I personally cannot stand the way in which writers su...more
In the meanwhile, I believe this most recent thread- http://www.goodreads.com/user_status/...
will do very well for my review of The Lord of the Rings.
My posts in the discussion there approach Tolkien's best known work (The Hobbit now excepted- add others here...more
The box and the CDs are beautiful! They have images, maps, and other useful information about the trilogy and author on each...more
I pushed my way through it. It is one of those books that I gravitate back to even if the first reading was unsatisfactory. I read "The Hobbit" a lot of times in High School.
I think my break through reading was when I was an under...more
And it's because it is so many different stories and, indeed, types of story, all melded together into one (at times unwieldy) whole. So, for example, you can read it as a poetry book. Skip all the narrative sections and just read the verse. You'll be surprised at how much of the narrative structure remains intact, and...more
And so begins my avoidance of epic fantasy.
I like the story of LotR - I like the idea of it. I appreciate it's role in history, and the breadth and depth of Tolkien's world-building and involvement. (Though considering that it really is a take on Norse myth and all that, I sometimes wonder if we don't give Tolkien a little bit too much credit for creating the world.)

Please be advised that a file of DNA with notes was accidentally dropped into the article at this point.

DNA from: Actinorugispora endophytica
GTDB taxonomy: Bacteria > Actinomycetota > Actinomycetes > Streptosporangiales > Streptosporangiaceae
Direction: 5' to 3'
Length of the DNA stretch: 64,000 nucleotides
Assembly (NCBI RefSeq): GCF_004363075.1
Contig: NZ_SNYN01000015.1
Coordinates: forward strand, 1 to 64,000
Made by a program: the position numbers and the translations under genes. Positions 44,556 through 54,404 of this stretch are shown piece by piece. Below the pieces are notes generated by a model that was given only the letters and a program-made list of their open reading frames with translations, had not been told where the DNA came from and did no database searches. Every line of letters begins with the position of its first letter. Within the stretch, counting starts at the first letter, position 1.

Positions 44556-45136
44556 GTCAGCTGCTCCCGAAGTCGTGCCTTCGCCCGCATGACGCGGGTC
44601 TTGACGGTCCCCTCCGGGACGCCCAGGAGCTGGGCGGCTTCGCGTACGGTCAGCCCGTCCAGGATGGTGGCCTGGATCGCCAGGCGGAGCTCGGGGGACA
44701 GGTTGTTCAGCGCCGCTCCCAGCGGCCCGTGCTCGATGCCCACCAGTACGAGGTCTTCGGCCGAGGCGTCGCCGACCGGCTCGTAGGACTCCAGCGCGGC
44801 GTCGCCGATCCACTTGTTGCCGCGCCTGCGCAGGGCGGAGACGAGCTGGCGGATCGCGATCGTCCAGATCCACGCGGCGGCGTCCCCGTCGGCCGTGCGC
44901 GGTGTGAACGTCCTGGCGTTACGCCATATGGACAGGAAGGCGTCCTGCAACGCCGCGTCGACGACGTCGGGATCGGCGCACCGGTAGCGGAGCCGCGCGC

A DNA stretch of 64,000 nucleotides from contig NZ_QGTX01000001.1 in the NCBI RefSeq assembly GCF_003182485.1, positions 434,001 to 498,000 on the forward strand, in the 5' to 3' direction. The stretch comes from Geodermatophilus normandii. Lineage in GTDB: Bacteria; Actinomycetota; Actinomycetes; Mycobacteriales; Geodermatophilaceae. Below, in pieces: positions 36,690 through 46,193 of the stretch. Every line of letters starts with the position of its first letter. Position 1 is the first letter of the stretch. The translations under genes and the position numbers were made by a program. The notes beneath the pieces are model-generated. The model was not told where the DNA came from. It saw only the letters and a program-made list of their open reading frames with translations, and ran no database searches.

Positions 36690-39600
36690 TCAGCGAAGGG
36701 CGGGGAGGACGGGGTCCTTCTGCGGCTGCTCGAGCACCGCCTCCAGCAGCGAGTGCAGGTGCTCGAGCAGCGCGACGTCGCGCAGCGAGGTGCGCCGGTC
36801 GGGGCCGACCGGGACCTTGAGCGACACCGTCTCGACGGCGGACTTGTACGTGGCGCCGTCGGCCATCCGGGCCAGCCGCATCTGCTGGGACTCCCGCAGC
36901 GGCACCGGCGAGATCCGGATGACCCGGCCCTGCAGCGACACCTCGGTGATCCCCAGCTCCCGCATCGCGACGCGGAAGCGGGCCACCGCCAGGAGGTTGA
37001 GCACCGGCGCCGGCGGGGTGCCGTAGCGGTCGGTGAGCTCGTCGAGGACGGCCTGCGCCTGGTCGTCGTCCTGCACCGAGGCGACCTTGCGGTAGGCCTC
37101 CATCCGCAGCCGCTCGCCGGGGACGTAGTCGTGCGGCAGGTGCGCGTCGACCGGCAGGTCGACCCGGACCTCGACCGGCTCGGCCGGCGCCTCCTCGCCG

But, anyway - while I like the idea of the story, and the gist of it, my problem comes with the telling.
There are tangents and b...more
It's beautifully crafted, very consistent, and even has multiple languages, one of which is a complete language created by Tolkien for this story.
Many might think that the beginning of the story is slow, but on...more
Aside from the Mormon cannon of scripture, I have found this trilogy to be the most enlightening, the mos...more
But to read an excellent pair of reviews, I recommend that you go to Brad's, recently posted: >> http://www.goodreads.com/review/show/... <<
And for a different, but equally excellent take, see Manny's review:
>> http://www.goodreads.com/review/show/... <<
I loved it! There were times when I did not want to sleep because I wanted to finish just one more page or chapter. Tolkien creates whole worlds, languages, species, and histories. It is epic in its scope. Somehow he manages to entertain, m...more
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Tolkien was Rawlinson and Bosworth Professor of Anglo-Saxon at Oxford from 1925 to 1945, and Merton Professor of English language and literature from 1945 to 1959. He was a close friend of C.S. Lewis.
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But still there is much that is fair. And though in all lands, love is now
mingled with grief, it still grows, perhaps, the greater.”
Seven for the Dwarf-lords in halls of stone,
Nine for Mortal Men, doomed to die,
One for the Dark Lord on his dark throne
In the Land of Mordor where the Shadows lie.
One Ring to rule them all, One Ring to find them,
One Ring to bring them all and in the darkness bind them.
In the Land of Mordor where the Shadows lie.”